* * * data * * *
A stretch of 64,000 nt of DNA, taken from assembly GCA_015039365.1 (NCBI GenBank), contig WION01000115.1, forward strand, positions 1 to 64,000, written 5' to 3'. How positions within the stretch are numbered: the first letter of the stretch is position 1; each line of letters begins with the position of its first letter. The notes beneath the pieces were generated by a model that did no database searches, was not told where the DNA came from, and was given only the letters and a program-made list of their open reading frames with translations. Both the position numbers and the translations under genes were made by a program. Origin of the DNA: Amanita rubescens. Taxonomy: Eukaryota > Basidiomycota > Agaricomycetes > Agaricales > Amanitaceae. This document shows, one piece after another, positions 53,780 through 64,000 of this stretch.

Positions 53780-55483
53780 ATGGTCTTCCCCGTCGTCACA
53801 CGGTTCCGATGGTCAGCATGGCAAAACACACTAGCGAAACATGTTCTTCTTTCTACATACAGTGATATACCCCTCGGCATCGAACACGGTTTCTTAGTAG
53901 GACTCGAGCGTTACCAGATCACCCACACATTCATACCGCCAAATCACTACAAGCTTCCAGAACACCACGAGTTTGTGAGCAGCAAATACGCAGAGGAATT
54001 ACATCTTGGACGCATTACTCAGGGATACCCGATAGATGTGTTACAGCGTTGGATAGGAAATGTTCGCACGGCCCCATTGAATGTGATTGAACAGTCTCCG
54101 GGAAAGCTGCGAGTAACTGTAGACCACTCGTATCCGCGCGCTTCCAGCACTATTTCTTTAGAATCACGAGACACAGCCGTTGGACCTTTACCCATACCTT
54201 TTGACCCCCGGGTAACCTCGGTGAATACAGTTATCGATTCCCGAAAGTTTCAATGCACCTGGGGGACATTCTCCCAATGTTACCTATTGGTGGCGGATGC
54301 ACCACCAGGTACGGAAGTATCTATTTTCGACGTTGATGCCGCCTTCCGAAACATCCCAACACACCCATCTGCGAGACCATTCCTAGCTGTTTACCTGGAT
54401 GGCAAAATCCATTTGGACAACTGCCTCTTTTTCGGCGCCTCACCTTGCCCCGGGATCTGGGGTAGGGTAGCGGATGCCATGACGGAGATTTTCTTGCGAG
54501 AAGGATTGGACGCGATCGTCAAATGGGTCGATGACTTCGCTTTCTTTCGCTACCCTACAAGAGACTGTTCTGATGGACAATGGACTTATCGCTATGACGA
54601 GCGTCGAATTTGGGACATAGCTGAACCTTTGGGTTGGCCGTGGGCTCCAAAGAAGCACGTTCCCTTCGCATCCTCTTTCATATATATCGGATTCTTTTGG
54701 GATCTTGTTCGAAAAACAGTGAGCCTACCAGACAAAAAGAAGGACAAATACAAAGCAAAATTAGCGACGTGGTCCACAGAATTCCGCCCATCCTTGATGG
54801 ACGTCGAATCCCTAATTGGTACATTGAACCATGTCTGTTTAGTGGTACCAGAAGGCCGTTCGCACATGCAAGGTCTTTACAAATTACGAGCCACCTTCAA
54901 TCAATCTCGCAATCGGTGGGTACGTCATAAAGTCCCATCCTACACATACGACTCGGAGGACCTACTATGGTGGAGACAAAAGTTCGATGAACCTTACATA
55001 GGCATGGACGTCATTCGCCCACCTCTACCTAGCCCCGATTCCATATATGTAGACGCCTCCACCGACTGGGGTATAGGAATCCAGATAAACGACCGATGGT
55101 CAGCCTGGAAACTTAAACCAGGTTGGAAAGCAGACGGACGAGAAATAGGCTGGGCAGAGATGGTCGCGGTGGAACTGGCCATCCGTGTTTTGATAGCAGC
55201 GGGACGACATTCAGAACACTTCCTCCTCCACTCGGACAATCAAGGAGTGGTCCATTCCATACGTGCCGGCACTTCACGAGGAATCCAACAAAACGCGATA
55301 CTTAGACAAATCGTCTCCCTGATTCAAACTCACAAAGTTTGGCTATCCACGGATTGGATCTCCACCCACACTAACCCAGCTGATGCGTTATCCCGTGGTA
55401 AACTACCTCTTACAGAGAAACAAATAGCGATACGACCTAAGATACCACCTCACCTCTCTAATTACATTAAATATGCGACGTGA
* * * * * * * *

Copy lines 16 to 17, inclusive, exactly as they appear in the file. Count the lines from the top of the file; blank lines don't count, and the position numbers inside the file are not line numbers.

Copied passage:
55001 GGCATGGACGTCATTCGCCCACCTCTACCTAGCCCCGATTCCATATATGTAGACGCCTCCACCGACTGGGGTATAGGAATCCAGATAAACGACCGATGGT
55101 CAGCCTGGAAACTTAAACCAGGTTGGAAAGCAGACGGACGAGAAATAGGCTGGGCAGAGATGGTCGCGGTGGAACTGGCCATCCGTGTTTTGATAGCAGC